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Voices From a Food Desert: Bayview-Hunters Point, San Francisco, CA

voices from a food desert in a San Francisco neighborhood


By most measures, San Francisco is experiencing boom times. According to the 2010 U.S. Census median household income is $72,947, and it ranks fourth in the country for highest cost of living. But San Francisco’s bounty is not distributed evenly, and this disparity is apparent as you cross Highway 101 into the section of the city known as Bayview-Hunters Point. This four-square mile corner in the southeastern part of San Francisco has a median household income of $46,025,with one in five individuals living below poverty level. More pointedly, the Environmental Protection Agency (EPA) has classified this slice of the city as a food desert, which are defined as low income areas with limited access to healthy, affordable foods.

This designation doesn’t mean that residents of Bayview-Hunters Point can’t find local restaurant and markets. On Third Street, the area’s main commercial strip, there is a Taco Bell/KFC combo, a McDonald’s and Walgreens; at Third and Donner Avenue, there’s a recent and welcome addition: Fresh & Easy, a chain grocery store that sells fresh produce. So it’s clear that the term food desert doesn’t paint a complete picture of this food landscape.

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This three-part series on food deserts is brought to you by GOOD with the support of Naked Juice

The Woodlawn section of Chicago’s South Side is not technically one of the city’s 23 neighborhoods designated as a food desert. However, those who live in the neighborhood, where more than 30 percent of households live below the poverty level, will tell you a different story: the grocery stores that are within walking distance do not have fresh fruits and vegetables.The few that do may not be affordable, and it’s just as difficult to get healthy produce as it is in South Side neighborhoods, which are officially designated food deserts by the USDA. “My husband and I had been living in the neighborhood for 20 years, and we couldn’t find any stores that carried fresh produce to shop at,” says Connie Spreen, executive director of Experimental Station, a cultural community group in the neighborhood.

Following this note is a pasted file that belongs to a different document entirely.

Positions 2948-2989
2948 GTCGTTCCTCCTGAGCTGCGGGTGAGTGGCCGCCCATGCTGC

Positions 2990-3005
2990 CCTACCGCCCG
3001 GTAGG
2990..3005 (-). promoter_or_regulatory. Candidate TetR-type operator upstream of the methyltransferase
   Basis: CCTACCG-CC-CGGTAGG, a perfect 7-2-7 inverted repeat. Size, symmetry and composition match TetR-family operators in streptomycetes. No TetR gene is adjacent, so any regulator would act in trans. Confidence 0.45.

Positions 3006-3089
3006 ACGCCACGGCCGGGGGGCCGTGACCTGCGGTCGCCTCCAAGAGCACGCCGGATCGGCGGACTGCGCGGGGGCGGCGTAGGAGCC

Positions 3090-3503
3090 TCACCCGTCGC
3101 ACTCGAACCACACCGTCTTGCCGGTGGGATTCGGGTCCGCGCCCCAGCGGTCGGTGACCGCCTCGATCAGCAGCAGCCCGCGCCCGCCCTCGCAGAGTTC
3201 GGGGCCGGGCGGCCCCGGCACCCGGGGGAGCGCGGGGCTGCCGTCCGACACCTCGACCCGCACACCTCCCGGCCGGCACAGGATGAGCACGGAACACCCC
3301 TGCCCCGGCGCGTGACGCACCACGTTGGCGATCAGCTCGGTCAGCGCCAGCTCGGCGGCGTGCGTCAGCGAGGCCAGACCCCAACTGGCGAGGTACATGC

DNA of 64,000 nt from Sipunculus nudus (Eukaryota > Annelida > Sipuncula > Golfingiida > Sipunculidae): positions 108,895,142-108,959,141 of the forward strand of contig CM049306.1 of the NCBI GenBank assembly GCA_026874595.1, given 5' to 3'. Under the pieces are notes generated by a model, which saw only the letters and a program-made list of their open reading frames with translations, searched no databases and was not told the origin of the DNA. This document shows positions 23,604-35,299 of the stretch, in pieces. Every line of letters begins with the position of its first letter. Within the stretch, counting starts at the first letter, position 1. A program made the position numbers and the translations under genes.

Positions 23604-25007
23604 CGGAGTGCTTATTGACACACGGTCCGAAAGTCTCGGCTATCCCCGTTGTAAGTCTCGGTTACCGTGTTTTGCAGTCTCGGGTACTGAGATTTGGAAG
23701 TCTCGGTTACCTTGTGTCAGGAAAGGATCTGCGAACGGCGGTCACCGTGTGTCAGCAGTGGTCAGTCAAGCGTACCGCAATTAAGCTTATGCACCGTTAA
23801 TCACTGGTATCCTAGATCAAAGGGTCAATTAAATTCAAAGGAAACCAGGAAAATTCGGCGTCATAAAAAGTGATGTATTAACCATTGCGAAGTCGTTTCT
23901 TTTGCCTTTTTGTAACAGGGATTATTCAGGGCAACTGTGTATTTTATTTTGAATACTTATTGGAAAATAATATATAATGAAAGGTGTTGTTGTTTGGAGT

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Why There’s No Easy Solution to America’s Food Deserts

This three-part series exploring food deserts is brought to you by GOOD with support from Naked Juice. The notion of a desert in the midst of...


This three-part series exploring food deserts is brought to you by GOOD with support from Naked Juice.

The notion of a desert in the midst of America’s cities and towns may seem impossible—a mirage. But for 23.5 million Americans, it’s a daily reality. Residents in urban and rural areas alike can find themselves in food deserts in which there is a dearth of fresh, healthful groceries within a convenient proximity of their home. Although some researchers have challenged the existence of food deserts, politicians, policy-makers, and nonprofits are still attempting to understand and address the problem. The causes of such deserts are complex and wrapped up in larger socio-economic challenges endemic to low income, urban and rural areas.

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The Fact That Changed Everything: Adam Braun and Pencils of Promise

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This content is brought to you by GOOD, with support from IBM. Click here to read more stories from The Fact That Changed Everything series and here to read about other Figures of Progress.

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The Fact That Changed Everything: Gary White and Water.org

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The Future is Wow: Classrooms Wired for Learning

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